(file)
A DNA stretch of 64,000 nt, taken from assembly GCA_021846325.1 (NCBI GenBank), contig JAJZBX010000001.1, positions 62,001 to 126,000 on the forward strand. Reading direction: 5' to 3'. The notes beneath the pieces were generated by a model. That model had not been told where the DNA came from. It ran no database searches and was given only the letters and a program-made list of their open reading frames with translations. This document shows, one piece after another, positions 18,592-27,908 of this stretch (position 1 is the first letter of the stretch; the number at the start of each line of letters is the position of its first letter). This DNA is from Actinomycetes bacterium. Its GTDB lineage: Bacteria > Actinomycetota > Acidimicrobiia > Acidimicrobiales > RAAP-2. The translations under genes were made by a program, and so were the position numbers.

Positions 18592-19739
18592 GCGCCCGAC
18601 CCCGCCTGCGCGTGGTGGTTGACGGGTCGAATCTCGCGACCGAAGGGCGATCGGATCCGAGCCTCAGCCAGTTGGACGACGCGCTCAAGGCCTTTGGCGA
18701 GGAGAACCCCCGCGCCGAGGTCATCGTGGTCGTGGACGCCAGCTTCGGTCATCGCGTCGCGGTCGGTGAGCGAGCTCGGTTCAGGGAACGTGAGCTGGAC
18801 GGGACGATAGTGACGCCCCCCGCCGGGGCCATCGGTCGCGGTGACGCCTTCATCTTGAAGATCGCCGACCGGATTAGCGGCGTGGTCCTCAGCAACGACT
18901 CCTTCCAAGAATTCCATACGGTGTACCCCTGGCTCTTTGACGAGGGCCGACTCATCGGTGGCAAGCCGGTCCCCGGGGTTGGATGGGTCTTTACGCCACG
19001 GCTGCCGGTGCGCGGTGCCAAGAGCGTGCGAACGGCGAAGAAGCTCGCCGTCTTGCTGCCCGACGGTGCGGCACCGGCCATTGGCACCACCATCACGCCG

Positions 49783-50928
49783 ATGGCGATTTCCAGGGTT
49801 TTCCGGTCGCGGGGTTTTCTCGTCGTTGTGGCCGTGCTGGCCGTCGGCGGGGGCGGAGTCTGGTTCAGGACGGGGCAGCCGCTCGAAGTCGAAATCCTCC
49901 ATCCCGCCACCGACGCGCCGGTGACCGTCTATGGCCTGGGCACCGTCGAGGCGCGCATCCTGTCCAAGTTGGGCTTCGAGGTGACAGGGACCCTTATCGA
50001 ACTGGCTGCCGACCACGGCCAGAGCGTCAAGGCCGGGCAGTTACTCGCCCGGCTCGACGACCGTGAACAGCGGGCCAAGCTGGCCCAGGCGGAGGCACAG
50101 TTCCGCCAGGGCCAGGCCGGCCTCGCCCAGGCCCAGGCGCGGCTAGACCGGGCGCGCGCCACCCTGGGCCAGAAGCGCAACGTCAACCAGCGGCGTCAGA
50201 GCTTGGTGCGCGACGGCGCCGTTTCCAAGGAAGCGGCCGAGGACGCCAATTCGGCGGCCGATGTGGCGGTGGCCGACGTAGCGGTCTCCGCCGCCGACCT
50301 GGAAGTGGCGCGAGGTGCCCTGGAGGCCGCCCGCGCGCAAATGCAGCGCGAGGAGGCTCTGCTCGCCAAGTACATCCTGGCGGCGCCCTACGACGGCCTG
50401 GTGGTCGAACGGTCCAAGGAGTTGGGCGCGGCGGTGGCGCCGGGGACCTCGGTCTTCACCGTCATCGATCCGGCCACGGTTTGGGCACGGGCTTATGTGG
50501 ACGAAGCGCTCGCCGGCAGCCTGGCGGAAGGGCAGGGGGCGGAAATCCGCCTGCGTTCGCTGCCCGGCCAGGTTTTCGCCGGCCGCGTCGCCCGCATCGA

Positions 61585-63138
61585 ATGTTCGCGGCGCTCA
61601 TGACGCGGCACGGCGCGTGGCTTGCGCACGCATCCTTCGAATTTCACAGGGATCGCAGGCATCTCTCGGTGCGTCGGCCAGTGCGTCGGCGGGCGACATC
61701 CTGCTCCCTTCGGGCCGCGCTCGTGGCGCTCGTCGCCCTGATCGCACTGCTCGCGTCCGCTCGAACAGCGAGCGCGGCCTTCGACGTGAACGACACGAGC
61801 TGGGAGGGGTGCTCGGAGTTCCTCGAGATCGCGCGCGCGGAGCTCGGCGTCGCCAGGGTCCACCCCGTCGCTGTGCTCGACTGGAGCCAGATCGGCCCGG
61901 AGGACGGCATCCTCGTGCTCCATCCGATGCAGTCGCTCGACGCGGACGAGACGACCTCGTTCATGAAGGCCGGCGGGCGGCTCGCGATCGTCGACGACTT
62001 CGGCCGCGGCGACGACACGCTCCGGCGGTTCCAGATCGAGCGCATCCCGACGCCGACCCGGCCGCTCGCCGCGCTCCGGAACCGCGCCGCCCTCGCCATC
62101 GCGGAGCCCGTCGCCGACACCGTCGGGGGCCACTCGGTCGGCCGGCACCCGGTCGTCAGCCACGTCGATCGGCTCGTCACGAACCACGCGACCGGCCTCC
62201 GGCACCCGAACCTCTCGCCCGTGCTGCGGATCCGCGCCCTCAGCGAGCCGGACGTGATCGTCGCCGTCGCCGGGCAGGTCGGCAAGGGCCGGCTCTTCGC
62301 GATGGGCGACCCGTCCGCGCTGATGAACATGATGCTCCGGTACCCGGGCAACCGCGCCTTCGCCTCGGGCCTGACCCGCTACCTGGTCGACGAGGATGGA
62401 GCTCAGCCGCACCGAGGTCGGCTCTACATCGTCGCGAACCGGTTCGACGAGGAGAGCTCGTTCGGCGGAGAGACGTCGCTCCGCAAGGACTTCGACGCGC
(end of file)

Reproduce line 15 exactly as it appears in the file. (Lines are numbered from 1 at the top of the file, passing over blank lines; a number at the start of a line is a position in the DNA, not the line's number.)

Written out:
50201 GCTTGGTGCGCGACGGCGCCGTTTCCAAGGAAGCGGCCGAGGACGCCAATTCGGCGGCCGATGTGGCGGTGGCCGACGTAGCGGTCTCCGCCGCCGACCT